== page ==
You may not know this, but when you are afraid, your threshold for pain is actually lower. You become hypersensitive to every sensation and sound, and you tense your muscles. Fear and anxiety trigger the release of certain chemicals that put you in “fight or flight” mode. In this heightened state of alert you experience more pain during and even after treatment.

The good news is that this response can virtually be eliminated with various oral sedatives and/or with nitrous oxide, which is inhaled. Both treatments will allow you to let your guard down and relax. Your apprehension and hypersensitivity to pain will disappear, even though you are still conscious. And when you are relaxed, we are better able to focus on the task at hand, knowing that you are comfortable.

The sedatives used in dentistry have been subjected to rigorous testing and have a strong safety record backed by decades of use. Several even have “amnesic” properties, meaning that you will remember little to nothing of your treatment — unless, of course, you end up singing and dancing with Britney Spears!

If you would like more information about sedation in dentistry, please contact us or schedule an appointment for a consultation. You can also learn more by reading the Dear Doctor magazine article “Oral Sedation Dentistry.” Dear Doctor also has more on “Overcoming Dental Fear & Anxiety.”


By Milan Dental Associates
December 12, 2013
Category: Oral Health
KeepYourGumsinthePink

Being “in the pink” is a good thing; it means you're healthy. Being “in the red” is not so good; it means your health is questionable (financially, anyway). Though they weren't coined for dentistry per se, these colorful expressions are helpful reminders when it comes to taking care of your gums: Pink is their natural, healthy color; that's what you want to see every time you look in the mirror. Red is generally a warning that something's amiss.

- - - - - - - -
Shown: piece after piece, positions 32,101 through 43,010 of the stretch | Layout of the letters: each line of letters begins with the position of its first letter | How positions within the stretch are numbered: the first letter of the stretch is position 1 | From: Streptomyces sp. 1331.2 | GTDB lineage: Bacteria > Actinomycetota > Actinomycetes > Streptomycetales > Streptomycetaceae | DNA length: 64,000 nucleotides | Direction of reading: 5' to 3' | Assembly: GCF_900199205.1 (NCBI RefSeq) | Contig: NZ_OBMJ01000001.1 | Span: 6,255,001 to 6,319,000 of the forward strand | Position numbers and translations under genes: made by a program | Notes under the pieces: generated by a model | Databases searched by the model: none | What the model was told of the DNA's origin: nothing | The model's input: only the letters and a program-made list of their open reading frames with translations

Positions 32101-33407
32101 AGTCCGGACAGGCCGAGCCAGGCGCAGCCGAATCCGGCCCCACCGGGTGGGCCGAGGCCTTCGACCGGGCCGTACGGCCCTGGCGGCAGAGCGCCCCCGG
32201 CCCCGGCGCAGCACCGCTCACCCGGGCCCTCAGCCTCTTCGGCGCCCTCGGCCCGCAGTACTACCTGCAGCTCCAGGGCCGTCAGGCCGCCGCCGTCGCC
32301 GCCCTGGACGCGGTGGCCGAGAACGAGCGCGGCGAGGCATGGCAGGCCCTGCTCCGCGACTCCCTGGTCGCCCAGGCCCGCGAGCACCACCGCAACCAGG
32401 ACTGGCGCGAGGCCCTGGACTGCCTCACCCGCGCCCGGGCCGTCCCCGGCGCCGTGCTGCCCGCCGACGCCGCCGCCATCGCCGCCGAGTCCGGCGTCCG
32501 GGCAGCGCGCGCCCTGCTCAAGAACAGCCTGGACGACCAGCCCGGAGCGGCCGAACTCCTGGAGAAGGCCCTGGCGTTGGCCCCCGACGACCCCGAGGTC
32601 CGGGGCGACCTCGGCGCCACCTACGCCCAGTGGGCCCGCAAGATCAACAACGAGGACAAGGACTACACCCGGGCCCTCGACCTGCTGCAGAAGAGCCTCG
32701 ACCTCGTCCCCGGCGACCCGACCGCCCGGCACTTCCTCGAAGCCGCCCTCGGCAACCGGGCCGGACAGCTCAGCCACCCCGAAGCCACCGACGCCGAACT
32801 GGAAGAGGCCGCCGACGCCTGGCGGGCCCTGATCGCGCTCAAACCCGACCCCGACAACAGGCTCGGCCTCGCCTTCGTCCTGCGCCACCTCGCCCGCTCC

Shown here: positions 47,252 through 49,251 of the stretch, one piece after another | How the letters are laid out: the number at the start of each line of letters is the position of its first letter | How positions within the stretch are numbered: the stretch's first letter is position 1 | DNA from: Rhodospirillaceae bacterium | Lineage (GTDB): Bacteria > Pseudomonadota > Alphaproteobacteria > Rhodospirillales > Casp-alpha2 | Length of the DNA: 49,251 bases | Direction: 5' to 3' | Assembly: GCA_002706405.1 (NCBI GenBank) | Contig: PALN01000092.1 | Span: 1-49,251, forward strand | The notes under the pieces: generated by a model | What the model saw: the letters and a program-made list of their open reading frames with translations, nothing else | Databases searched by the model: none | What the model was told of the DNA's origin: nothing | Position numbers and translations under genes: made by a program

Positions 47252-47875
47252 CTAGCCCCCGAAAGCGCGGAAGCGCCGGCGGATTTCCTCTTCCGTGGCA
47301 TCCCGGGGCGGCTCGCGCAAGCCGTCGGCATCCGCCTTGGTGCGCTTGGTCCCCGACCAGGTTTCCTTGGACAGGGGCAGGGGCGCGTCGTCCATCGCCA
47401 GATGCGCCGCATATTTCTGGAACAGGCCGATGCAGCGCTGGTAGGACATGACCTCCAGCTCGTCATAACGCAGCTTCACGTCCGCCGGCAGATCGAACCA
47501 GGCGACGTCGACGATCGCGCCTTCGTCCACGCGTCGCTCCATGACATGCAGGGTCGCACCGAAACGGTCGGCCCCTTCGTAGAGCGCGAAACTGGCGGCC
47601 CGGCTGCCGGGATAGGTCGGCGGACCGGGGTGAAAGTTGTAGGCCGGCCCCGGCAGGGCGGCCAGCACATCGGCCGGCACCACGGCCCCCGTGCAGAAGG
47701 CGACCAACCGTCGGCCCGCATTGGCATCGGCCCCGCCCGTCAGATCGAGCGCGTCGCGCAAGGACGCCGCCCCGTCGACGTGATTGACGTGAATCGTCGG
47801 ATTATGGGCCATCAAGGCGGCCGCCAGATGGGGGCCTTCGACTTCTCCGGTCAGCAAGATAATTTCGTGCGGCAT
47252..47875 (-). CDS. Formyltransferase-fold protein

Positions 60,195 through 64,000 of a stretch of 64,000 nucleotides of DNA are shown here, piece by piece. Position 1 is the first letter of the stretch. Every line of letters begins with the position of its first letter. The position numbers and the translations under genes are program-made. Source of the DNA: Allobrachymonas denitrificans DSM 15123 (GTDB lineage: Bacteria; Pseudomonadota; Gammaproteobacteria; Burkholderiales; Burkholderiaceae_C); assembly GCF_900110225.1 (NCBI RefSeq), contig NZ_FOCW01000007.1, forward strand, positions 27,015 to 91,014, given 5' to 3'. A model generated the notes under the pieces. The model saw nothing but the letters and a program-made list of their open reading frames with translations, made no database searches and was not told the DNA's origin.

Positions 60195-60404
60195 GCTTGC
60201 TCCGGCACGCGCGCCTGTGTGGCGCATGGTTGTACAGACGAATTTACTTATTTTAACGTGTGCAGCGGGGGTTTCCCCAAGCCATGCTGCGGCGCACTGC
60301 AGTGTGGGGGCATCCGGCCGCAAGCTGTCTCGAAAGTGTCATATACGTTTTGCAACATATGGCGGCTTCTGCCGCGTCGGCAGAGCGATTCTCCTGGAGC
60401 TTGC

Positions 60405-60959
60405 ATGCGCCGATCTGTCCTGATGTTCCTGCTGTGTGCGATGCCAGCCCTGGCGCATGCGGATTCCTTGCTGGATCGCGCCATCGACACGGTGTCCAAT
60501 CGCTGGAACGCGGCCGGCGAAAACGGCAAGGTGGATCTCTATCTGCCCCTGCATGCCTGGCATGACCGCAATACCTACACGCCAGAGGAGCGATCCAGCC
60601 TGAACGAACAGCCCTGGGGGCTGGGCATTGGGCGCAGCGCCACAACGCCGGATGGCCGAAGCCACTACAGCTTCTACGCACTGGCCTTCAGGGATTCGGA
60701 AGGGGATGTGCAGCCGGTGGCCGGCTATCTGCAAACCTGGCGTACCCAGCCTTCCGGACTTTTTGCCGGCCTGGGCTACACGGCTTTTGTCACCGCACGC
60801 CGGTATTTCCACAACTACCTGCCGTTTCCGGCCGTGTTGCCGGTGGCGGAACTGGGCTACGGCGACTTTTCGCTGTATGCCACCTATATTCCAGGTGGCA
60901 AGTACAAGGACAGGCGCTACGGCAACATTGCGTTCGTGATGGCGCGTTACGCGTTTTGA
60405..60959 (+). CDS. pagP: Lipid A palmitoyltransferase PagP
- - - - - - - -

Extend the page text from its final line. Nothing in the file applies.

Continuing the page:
If your gums, or “gingiva,” appear slightly swollen and reddened at the margins and/or they bleed when lightly prodded by brushing or flossing, it's likely that you have gingivitis. This is an immune response to the buildup of bacterial plaque (biofilm) at your gum line. It is also an early red flag for periodontal disease (peri – around, odont – tooth), a degenerative process that affects not only the gums, but the periodontal ligament that attaches each tooth in its bony socket, and the underlying supporting bone.

Attentive home dental hygiene practices prevent most plaque buildup from occurring. Brushing correctly at the gum line is a good start. But even a deftly handled brush can't reach everywhere, so it's important to use dental floss or specially designed mini-brushes to get in between teeth and other hard-to-reach areas. Our office can instruct you on optimal home care techniques. We also encourage you to visit at regular intervals for professional cleanings so you are assured of addressing anything home care might miss.

In the absence of good oral hygiene, dental plaque can build and become increasingly difficult to remove as it calcifies, becoming tartar. It becomes a breeding ground for disease-causing microbes that normally wouldn't have the chance to gain a foothold. When caught early, gingivitis can be treated before any harm is done. Sometimes a thorough professional cleaning is sufficient. If the problem is ignored, however, the disease will most certainly progress to destruction of the surrounding, supporting tissues — the periodontal ligament and the underlying bone. If this happens, tooth loss could eventually result.

That said, there can be other causes for bleeding gums. These include:

  • Brushing too rigorously or using a toothbrush with bristles that are too firm
  • Side effect of a medication
  • In women, elevated hormone levels (e.g., birth control pills or pregnancy)
  • A systemic (bodily) disease

Whatever the reason, red is not normal when it comes to your gums. The sooner you discover the underlying reason(s) for inflammation or bleeding and take appropriate action, you and your smile will be back in the pink and you'll have no reason to be blue!

If you would like more information about preventing or treating bleeding gums, please contact us or schedule an appointment for a consultation. You can also learn more about this topic by reading the Dear Doctor magazine article “Bleeding Gums.”